Twitter’s new massive-scale twitter search backend. Sharding galore
‘I went over to Japan right around the time Takeshi was deciding which emoji were going to make it into the first cut of Gmail emoji. The [PILE_OF_POO emoji] was absolutely one of the necessary emoji that Takeshi said we have to have. There was actually conflict because there were people back at headquarters who had no idea what emoji were, and thought that having an animated [turd] in their Gmail was offensive.’ ‘[The poop emoji] got very popular when a comic called “Dr. Slump” was broadcast in Japan back to the ‘90s. Such poop was not an object to be disliked, but it had a funny meaning. This was a very popular comedy animation where a girl played a trick on other people using the poop. The poop was this funny object to play with. It was never serious.’ ‘In Japanese that’s called “unchi.” It’s a child word with a benign meaning. ‘
We plan to send an unmanned robotic landing module to the South Pole of the Moon – an area unexplored by previous missions. We’re going to use pioneering technology to drill down to a depth of at least 20m – 10 times deeper than has ever been drilled before – and potentially as deep as 100m. By doing this, we will access lunar rock dating back up to 4.5 billion years to discover the geological composition of the Moon, the ancient relationship it shares with our planet and the effects of asteroid bombardment. Ultimately, the project will improve scientific understanding of the early solar system, the formation of our planet and the Moon, and the conditions that initiated life on Earth.Kickstarter-funded — UKP 600k goal. Just in time for xmas!
Unlike the (excellent) Typescript, it’ll infer types:
An extremely good explanation from Marc Brooker that exactly-once delivery in a distributed system is very hard.
And so on. There’s always a place to slot in one more turtle. The bad news is that I’m not aware of a nice solution to the general problem for all side effects, and I suspect that no such solution exists. On the bright side, there are some very nice solutions that work really well in practice. The simplest is idempotence. This is a very simple idea: we make the tasks have the same effect no matter how many times they are executed.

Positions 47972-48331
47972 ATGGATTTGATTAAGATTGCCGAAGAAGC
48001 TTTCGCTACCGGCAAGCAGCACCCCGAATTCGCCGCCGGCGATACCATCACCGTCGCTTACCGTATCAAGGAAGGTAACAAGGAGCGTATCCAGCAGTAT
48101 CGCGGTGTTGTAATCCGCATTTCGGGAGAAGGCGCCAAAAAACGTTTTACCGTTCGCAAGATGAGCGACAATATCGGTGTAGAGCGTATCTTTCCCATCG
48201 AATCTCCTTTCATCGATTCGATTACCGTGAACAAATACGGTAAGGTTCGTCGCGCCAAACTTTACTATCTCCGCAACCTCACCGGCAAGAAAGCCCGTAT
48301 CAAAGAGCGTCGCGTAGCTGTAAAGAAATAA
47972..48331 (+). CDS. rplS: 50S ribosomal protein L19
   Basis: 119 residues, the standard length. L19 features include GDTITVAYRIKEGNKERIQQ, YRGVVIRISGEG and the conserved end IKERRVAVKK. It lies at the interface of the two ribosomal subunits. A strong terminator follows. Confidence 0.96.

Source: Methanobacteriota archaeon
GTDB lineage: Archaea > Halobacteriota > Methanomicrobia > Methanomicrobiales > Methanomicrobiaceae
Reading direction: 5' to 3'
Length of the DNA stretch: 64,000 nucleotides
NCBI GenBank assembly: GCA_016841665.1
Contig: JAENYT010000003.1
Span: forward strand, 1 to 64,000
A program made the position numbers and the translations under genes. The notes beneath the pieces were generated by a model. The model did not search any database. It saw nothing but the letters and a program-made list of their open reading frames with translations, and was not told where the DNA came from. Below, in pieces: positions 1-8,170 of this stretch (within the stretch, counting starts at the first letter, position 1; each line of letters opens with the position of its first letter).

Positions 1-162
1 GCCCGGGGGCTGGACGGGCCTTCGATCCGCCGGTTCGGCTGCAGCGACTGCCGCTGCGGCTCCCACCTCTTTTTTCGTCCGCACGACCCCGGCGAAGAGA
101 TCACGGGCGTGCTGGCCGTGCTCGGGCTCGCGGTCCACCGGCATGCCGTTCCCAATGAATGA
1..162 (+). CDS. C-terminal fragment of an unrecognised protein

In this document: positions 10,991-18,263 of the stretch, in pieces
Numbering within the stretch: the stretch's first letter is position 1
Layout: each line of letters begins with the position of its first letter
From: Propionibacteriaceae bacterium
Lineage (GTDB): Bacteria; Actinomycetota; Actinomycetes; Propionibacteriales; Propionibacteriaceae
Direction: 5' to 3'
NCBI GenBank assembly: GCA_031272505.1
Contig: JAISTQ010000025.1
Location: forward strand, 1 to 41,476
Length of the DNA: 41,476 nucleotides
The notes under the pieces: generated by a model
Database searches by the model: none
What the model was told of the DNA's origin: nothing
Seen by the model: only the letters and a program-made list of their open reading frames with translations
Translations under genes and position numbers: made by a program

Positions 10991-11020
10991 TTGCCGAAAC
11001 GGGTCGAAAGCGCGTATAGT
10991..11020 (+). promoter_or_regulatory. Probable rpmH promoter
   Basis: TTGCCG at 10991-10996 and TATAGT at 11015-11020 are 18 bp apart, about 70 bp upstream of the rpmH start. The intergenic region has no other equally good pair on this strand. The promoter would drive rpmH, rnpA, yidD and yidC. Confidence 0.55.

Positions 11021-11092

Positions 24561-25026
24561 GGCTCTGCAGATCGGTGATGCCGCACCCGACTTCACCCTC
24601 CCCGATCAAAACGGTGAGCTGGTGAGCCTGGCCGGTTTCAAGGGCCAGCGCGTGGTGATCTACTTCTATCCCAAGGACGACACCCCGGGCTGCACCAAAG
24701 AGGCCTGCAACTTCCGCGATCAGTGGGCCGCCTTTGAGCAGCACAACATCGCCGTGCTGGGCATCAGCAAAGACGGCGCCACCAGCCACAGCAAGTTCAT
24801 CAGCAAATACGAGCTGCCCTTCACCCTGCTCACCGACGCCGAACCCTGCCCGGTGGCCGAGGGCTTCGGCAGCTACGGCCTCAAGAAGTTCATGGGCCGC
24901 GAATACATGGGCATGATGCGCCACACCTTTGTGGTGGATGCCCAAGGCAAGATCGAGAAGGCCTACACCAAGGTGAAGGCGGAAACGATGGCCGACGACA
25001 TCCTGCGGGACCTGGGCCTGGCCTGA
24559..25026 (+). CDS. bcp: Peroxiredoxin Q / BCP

This topographic map represents Ireland. It is designed for “hillwalking”. The contour lines are extracted from SRTM public data provided by NASA. These files contain a digitized ground represented by points. The sample rate defines a grid resolution for Ireland around 90m in northing and 60m in easting. In major cases, digitized points do not correspond with summits. Carrauntoohil (1039m, the highest summit of Ireland) does not appear in SRTM data. The altitude reaches only 1018m. Data were obtain from space with a radar. Because of the relative position between the radar and the earth, a shadow appears in some conditions (along ridges, behind summits…). This shadow matches with a gap in data (Imagine you with a flashlight in a dark room. It is hard to see what is in shadow). To close these gaps, you need other data or you can do interpolation. The second solution is applied in our case. There is one square degree per SRTM file with a sample rate of 1200×1200 points/square degree at Ireland latitude. […] All in all you obtain contour lines pretty sufficient for walking.
Marcus Ramberg says: ‘If you have a chromecast and you’re not using castnow, I don’t know what is wrong with you.’
John Allspaw with an interesting assertion that we need to ask “how”, not “why” in five-whys postmortems:
“Why?” is the wrong question. In order to learn (which should be the goal of any retrospective or post-hoc investigation) you want multiple and diverse perspectives. You get these by asking people for their own narratives. Effectively, you’re asking “how?“ Asking “why?” too easily gets you to an answer to the question “who?” (which in almost every case is irrelevant) or “takes you to the ‘mysterious’ incentives and motivations people bring into the workplace.” Asking “how?” gets you to describe (at least some) of the conditions that allowed an event to take place, and provides rich operational data.
hooray, no more uberjars or monster commandlines!
‘From 19 Nov, 2014 00:52 to 05:50 UTC a subset of customers using Storage, Virtual Machines, SQL Geo-Restore, SQL Import/export, Websites, Azure Search, Azure Cache, Management Portal, Service Bus, Event Hubs, Visual Studio, Machine Learning, HDInsights, Automation, Virtual Network, Stream Analytics, Active Directory, StorSimple and Azure Backup Services in West US and West Europe experienced connectivity issues. This incident has now been mitigated.’ There was knock-on impact until 11:00 UTC (storage in N Europe), 11:45 UTC (websites, West Europe), and 09:15 UTC (storage, West Europe), from the looks of things. Should be an interesting postmortem.
Links for 2014-11-19
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